Abilene Campus (Residential)
Date of Award
Master of Arts
Committee Chair or Primary Advisor
Second Committee Member or Secondary Advisor
Third Committee Member or Committee Reader
Lynette Sharp Penya
Mythic narratives exert a powerful influence over societies, and few mythic
narratives carry as much weight in modern culture as the Star Wars franchise. Disney’s 2012 purchase of Lucasfilm opened the door for new films in the franchise. 2016’s Rogue One: A Star Wars Story, the second of these films, takes place in the fictional hours and minutes leading up to the events portrayed in 1977’s Star Wars: Episode IV – A New Hope. Changes to the fundamental myths underpinning the Star Wars narrative and the unique connection between these film have created important implications for the public memory of the original film. I examine these changes using Campbell’s hero’s journey and Lawrence and Jewett’s American monomyth. In this thesis I argue that Rogue One: A Star Wars Story was likely conceived as a means of updating the public memory of the original 1977 film. Disney’s choice to maintain the original film as the canonical basis for their ongoing storytelling makes updating the public memory of the 1977 film essential given distinct differences between the rhetorical contexts of 1977 and 2016. Additionally, Disney’s decisions have significant ramifications for the passionate fans of the franchise.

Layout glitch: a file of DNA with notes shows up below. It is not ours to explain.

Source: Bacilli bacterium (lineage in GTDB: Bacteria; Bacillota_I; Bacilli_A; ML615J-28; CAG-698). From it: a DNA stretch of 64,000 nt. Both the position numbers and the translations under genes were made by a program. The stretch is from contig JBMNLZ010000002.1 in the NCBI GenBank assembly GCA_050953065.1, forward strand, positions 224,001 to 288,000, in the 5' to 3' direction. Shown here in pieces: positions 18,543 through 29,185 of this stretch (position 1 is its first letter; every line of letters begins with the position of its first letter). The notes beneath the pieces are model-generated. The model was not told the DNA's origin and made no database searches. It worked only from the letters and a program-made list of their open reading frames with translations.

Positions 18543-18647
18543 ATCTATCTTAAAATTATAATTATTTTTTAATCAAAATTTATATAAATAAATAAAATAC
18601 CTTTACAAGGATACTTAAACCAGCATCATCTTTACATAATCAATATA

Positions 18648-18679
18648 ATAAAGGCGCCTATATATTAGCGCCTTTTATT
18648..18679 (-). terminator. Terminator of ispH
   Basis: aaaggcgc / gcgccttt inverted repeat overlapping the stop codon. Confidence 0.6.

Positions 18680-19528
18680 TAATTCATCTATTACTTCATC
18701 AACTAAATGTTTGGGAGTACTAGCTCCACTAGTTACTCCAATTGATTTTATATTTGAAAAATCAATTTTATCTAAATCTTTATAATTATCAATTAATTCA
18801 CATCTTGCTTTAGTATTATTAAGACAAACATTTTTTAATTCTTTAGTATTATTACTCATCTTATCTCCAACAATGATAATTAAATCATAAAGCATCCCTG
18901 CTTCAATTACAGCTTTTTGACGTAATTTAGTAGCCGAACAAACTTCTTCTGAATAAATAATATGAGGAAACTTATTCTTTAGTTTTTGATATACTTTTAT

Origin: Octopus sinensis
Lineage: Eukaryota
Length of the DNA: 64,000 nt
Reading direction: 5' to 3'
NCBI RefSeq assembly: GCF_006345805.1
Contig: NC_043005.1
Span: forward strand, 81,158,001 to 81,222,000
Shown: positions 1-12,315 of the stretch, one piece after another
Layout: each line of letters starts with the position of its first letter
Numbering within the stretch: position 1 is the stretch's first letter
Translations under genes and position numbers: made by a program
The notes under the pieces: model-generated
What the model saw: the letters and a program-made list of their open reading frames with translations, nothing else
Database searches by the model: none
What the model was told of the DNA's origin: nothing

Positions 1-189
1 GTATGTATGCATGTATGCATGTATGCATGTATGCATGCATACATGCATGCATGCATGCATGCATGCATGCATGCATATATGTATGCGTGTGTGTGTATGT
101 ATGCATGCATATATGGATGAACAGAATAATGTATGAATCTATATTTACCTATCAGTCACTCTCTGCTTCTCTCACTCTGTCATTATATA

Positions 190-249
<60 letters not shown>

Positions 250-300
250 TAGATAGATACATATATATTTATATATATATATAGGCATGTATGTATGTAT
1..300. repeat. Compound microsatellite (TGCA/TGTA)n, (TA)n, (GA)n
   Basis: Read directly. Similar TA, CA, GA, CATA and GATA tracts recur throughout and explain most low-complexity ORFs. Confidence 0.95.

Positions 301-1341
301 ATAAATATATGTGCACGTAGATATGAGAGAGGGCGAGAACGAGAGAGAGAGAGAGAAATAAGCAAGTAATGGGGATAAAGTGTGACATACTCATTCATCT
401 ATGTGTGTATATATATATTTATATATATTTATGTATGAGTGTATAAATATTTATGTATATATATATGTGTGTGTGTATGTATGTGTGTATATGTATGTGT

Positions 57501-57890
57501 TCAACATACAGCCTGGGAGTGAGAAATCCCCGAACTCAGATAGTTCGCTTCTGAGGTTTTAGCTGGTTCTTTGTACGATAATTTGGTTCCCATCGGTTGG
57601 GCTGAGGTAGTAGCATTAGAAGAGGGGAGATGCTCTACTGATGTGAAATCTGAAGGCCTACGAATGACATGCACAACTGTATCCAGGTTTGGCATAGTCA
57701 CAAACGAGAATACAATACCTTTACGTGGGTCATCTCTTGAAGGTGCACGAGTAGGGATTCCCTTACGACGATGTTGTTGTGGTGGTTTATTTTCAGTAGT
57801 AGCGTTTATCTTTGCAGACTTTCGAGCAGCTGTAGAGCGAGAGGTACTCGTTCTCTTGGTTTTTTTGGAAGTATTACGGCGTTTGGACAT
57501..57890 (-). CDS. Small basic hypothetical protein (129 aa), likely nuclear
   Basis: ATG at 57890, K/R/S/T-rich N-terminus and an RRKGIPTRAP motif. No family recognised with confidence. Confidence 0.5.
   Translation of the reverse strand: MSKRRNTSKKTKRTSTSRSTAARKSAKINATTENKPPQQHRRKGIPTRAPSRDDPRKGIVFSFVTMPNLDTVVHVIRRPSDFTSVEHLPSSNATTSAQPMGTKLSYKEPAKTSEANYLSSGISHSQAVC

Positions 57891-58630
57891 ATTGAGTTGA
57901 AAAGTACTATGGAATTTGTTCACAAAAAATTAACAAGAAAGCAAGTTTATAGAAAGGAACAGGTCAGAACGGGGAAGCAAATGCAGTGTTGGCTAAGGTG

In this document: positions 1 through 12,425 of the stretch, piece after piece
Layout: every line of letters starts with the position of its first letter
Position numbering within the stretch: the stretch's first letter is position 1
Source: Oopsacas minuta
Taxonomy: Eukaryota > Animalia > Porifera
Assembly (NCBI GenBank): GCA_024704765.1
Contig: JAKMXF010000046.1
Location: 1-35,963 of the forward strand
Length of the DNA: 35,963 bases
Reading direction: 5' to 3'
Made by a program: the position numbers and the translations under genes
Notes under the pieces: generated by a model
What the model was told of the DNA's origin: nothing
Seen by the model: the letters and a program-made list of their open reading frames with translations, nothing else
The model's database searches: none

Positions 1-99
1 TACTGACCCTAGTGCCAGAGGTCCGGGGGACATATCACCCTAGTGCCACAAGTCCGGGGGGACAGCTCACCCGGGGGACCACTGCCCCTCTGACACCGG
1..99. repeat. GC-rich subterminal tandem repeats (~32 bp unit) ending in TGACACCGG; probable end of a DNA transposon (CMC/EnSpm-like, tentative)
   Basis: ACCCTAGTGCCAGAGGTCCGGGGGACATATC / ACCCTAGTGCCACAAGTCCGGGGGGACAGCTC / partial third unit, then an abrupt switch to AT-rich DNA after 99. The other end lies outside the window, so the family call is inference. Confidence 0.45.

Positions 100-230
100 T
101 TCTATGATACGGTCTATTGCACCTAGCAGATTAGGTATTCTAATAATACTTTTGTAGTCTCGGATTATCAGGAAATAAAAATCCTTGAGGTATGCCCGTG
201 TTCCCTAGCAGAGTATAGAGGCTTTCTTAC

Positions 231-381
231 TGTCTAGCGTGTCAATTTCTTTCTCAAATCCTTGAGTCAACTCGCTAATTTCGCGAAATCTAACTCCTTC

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Katz, Taylor Hamilton Arthur, "Reconstructing the Death Star: Myth and Memory in the Star Wars Franchise" (2018). Digital Commons @ ACU, Electronic Theses and Dissertations. Paper 91.